France to gradually reopen non-Schengen borders

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People wearing masks are seen at the Gare de Lyon train station in Paris, France. (Photo by Aurelien Morissard/Xinhua)

France will reopen its borders to countries outside the Schengen area from July 1, following the recommendation of the European Commission (EC), the government said on Saturday.

It added that this reopening of borders will be carried out progressively and in a differentiated manner depending on the prevailing health situation of different countries, reports Efe news.

The French Interior and Foreign Ministries, in a joint statement, confirmed the gradual reopening of these borders, which will be carried out also in accordance with the modalities that have been established at European level at the given moment.

Moreover, the government also confirmed that France would be lifting border restrictions on land, sea and air for Schengen nations on June 15 at 12 a.m., due to a favoyrable development of the COVID-19 situation in France and Europe.

According to the joint statement, from June 15 people from countries in the European region – EU member states as well as Andorra, Iceland, Liechtenstein, Monaco, Norway, San Marino, Switzerland and the Vatican – will be able to enter French territory without restrictions related to the COVID-19 crisis, as was the case before March 18.

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Travellers won’t need to carry an affidavit justifying their travel and will not have to be quarantined upon arrival.

The restrictions will remain in place, as earlier announced, for citizens from Spain until June 21, and the UK on the basis of reciprocity.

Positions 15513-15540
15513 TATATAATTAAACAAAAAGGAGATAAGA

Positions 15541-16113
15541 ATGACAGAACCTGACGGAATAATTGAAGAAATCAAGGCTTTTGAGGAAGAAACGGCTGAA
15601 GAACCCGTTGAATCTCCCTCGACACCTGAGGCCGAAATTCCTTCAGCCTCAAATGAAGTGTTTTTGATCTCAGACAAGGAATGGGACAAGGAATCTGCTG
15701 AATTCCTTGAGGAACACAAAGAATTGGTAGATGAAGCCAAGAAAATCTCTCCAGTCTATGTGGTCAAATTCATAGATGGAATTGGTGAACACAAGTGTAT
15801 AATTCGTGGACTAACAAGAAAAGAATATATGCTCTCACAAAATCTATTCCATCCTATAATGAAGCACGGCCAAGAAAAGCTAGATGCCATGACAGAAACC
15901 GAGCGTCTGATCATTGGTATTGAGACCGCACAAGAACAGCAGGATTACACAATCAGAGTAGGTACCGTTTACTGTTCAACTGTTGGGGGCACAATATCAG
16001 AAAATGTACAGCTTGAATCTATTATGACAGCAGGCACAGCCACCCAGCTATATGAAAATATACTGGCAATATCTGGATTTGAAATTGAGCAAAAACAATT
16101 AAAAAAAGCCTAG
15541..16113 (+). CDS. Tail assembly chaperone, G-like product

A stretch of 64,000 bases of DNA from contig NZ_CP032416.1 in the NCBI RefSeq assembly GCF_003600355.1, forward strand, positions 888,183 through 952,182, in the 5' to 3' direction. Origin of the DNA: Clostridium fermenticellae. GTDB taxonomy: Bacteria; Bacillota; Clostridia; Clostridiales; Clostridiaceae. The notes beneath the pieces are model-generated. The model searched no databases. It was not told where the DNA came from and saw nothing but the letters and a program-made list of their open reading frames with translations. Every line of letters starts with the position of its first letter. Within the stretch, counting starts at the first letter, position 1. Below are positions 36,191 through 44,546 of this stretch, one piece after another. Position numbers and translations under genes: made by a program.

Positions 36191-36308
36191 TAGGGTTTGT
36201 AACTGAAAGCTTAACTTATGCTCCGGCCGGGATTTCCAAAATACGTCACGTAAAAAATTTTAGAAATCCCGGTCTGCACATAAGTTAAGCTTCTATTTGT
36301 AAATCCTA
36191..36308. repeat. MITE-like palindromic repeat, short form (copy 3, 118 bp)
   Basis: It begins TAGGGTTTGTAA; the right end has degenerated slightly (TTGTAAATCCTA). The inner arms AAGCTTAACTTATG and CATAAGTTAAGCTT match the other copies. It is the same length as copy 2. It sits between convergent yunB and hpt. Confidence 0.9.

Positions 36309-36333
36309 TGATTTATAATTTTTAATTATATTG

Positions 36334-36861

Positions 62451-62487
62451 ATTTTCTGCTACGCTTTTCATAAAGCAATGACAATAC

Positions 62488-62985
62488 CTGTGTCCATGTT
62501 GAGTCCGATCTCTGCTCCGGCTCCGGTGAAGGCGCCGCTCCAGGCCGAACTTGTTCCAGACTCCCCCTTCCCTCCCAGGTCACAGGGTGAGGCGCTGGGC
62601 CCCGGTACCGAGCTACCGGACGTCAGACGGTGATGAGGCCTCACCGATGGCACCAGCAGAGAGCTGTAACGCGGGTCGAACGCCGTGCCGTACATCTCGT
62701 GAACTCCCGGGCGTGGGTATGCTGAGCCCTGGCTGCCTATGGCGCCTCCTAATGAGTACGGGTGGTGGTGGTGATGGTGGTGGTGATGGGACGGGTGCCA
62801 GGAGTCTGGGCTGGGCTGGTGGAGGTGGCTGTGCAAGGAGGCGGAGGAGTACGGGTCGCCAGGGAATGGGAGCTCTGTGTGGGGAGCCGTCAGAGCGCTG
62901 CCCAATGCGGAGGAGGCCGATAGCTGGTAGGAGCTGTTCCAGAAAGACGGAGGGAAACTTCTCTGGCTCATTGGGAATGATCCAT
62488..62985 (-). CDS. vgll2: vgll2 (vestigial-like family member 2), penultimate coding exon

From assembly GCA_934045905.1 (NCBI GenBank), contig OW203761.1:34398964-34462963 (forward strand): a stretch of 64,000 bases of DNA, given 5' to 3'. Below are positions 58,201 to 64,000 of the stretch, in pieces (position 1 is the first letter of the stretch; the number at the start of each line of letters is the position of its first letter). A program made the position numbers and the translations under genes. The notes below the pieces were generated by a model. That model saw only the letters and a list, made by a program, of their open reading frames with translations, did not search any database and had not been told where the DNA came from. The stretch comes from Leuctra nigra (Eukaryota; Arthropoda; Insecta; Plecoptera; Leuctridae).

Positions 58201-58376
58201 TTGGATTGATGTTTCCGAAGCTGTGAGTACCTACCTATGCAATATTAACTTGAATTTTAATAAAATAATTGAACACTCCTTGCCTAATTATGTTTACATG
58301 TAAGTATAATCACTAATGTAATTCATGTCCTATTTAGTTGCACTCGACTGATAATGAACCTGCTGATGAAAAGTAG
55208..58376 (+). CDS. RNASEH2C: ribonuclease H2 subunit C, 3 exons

People arriving from Spain will be subjected to restrictions on movement and a quarantine until June 21.

Travellers arriving from the UK will have to undergo a two-week quarantine until further notice.

From July 1, France will also allow the entry of international students irrespective of their country of origin, and documents for their arrival, such as visas and residence permits, will dealt with as a priority.

With these measures the European country seeks to resume economic activity, hampered by the lockdown that came into effect on Mar.16 to check the spread of the novel coronavirus.
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As a result, France has been suffering from massive unemployment and economic downturn.

The French statistics office (INSEE) recently estimated that GDP had fallen 5.8 per cent in the first quarter of the year and that it would drop 20 per cent in the second.

The country’s GDP is expected to contract 8 per cent this year as a result of the lockdown.